Tips and Tricks to Growing Your SQL Server Estate from SMB to Enterprise Scale
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One of the ongoing challenges of a DBA is to backup and restore databases. Backups are done on an automated schedule, but restores can take on many different versions, you may need to restore a production database, restore a development or test database or just create another copy of the database somewhere else. There are several ways of automating the restore process and creating a script, but this approach shows a way this can be done by just reading the contents of a directory for the backup files that exist.
The following is one simple approach of reading the contents of a directory and creating the restore commands that need to be issued to restore the database. This script will work for full, differential and transaction log backups.
Before we get started the script below assumes the following:
- The restored database will have the same name as the backed up database
- The restored database will be restored in the same location as the backed up database
- The files have the following naming format
- Full backup - BAK
- Differential backup - DIF
- Transaction log backup - TRN
So let's say we are creating our backups on the following schedule:
- Full backups at midnight
- Differential backups every 3 hours starting at 3:15am
- Log backups every 30 minutes starting at 1am
At 9am we would have the following backup files created for September 10, 2008 for the "Customer" database following the rules above.
If we wanted to do a restore of the latest Full, Differential and Transaction Log backups to 9am we would need to restore the following files:
The script below will read through the directory and create the restore script for us. The only two parameters that would need to change are the @dbName and the @backupPath.
USE Master; GO SET NOCOUNT ON -- 1 - Variable declaration DECLARE @dbName sysname DECLARE @backupPath NVARCHAR(500) DECLARE @cmd NVARCHAR(500) DECLARE @fileList TABLE (backupFile NVARCHAR(255)) DECLARE @lastFullBackup NVARCHAR(500) DECLARE @lastDiffBackup NVARCHAR(500) DECLARE @backupFile NVARCHAR(500) -- 2 - Initialize variables SET @dbName = 'Customer' SET @backupPath = 'D:\SQLBackups\' -- 3 - get list of files SET @cmd = 'DIR /b "' + @backupPath + '"' INSERT INTO @fileList(backupFile) EXEC master.sys.xp_cmdshell @cmd -- 4 - Find latest full backup SELECT @lastFullBackup = MAX(backupFile) FROM @fileList WHERE backupFile LIKE '%.BAK' AND backupFile LIKE @dbName + '%' SET @cmd = 'RESTORE DATABASE [' + @dbName + '] FROM DISK = ''' + @backupPath + @lastFullBackup + ''' WITH NORECOVERY, REPLACE' PRINT @cmd -- 4 - Find latest diff backup SELECT @lastDiffBackup = MAX(backupFile) FROM @fileList WHERE backupFile LIKE '%.DIF' AND backupFile LIKE @dbName + '%' AND backupFile > @lastFullBackup -- check to make sure there is a diff backup IF @lastDiffBackup IS NOT NULL BEGIN SET @cmd = 'RESTORE DATABASE [' + @dbName + '] FROM DISK = ''' + @backupPath + @lastDiffBackup + ''' WITH NORECOVERY' PRINT @cmd SET @lastFullBackup = @lastDiffBackup END -- 5 - check for log backups DECLARE backupFiles CURSOR FOR SELECT backupFile FROM @fileList WHERE backupFile LIKE '%.TRN' AND backupFile LIKE @dbName + '%' AND backupFile > @lastFullBackup OPEN backupFiles -- Loop through all the files for the database FETCH NEXT FROM backupFiles INTO @backupFile WHILE @@FETCH_STATUS = 0 BEGIN SET @cmd = 'RESTORE LOG [' + @dbName + '] FROM DISK = ''' + @backupPath + @backupFile + ''' WITH NORECOVERY' PRINT @cmd FETCH NEXT FROM backupFiles INTO @backupFile END CLOSE backupFiles DEALLOCATE backupFiles -- 6 - put database in a useable state SET @cmd = 'RESTORE DATABASE [' + @dbName + '] WITH RECOVERY' PRINT @cmd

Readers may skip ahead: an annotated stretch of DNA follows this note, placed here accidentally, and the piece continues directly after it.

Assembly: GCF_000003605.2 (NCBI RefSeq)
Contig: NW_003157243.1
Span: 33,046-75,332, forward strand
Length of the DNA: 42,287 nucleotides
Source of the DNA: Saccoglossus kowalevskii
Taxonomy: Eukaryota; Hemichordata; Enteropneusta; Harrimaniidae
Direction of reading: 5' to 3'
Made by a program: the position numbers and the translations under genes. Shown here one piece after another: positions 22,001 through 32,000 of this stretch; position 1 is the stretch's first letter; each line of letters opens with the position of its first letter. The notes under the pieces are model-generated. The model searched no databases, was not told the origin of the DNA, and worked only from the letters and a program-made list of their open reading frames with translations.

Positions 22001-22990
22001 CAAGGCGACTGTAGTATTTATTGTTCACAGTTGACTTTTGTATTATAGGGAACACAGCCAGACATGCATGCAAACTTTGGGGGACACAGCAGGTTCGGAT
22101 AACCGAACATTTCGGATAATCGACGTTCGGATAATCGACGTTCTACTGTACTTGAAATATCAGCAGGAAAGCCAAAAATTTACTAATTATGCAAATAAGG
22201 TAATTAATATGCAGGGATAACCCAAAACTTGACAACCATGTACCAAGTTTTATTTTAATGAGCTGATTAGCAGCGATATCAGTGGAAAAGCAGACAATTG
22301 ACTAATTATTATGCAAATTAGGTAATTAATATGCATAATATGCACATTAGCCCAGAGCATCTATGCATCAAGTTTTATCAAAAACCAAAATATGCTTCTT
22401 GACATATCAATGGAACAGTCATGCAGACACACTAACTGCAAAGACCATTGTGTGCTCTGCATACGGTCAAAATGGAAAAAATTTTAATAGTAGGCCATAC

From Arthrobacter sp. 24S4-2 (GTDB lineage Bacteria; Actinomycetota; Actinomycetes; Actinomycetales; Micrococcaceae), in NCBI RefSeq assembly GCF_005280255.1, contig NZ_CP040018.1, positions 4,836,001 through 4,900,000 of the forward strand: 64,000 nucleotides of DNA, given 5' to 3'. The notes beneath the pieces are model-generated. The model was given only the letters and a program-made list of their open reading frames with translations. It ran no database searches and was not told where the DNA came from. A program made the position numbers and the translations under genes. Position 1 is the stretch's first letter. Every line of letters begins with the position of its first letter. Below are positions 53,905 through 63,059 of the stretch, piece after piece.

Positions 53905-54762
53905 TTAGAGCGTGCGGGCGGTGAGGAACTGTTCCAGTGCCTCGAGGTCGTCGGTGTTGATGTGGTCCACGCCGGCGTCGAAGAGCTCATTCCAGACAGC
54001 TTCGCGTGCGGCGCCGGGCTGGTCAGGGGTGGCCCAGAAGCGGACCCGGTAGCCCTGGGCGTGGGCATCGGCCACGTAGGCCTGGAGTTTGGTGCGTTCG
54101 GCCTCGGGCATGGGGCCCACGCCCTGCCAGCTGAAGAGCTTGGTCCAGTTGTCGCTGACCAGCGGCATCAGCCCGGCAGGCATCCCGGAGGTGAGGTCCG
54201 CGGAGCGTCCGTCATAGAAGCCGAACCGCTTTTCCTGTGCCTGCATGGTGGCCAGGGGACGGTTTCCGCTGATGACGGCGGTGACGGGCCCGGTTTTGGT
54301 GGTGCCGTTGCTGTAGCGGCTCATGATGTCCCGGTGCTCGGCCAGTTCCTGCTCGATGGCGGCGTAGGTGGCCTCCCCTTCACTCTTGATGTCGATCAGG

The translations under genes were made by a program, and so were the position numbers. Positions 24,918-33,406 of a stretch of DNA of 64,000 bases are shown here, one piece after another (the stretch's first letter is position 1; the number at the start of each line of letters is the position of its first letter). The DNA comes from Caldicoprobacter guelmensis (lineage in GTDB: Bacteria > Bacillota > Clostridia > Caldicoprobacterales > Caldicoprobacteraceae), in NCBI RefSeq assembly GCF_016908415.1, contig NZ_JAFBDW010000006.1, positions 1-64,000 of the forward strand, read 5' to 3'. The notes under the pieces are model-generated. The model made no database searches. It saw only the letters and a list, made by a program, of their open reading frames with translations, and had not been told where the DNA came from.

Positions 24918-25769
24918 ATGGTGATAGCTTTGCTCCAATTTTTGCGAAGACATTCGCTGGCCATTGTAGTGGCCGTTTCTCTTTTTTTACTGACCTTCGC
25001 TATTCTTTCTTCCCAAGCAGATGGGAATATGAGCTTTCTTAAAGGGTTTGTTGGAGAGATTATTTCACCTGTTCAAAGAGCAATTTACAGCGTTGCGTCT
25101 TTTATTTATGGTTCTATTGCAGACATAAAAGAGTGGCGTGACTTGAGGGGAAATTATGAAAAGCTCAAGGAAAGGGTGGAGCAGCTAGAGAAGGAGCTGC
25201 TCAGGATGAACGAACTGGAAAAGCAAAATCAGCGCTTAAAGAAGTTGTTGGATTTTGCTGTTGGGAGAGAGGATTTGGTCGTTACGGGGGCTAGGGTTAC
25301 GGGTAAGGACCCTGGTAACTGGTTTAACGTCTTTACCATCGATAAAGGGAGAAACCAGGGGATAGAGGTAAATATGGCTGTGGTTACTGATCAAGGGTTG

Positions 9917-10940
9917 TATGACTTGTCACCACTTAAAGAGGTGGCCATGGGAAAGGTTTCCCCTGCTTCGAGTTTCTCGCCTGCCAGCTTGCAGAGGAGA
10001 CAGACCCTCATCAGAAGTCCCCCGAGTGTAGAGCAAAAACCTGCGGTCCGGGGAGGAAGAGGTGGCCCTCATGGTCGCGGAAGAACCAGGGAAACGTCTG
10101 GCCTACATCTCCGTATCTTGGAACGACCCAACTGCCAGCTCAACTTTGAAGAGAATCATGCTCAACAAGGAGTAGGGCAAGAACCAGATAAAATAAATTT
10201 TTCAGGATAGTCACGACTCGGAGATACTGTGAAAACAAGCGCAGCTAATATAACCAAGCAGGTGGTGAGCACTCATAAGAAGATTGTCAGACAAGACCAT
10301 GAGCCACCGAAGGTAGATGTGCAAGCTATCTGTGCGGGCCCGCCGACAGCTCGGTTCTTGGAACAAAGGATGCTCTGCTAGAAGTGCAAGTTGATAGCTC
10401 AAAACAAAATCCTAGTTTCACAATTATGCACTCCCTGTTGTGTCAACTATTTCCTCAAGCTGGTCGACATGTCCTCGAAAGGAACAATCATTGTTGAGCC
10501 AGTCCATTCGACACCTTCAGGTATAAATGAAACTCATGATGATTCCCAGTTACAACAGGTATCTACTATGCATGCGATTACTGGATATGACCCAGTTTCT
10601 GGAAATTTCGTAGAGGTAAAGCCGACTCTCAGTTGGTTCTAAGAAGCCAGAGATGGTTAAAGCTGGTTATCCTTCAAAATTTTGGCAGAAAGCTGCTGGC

If you run the above code in a query window, assuming the listed files above existed, you will get the following output. At this point you can copy and paste this code into another query window and run the query to do the actual restore.
As you can see it does a Full restore, the latest Differential restore and all Transaction Logs after that. The script also does a WITH RECOVERY at the end to put the database in a useable state.
- This is a pretty straight forward and simple approach. As mentioned above it restores using the same name and also restores to the same file location. Try making some modifications to restore it to another database name as well as restoring the files to a different location by incorporating the RESTORE FILELISTONLY command
- This script will work on any server where the files exists and you can run a SQL Server query. So you can copy the files from one server to another, run this script and then have your restore script ready to go.
- Check out these other restore scripts:
Last Update: 2008-09-16
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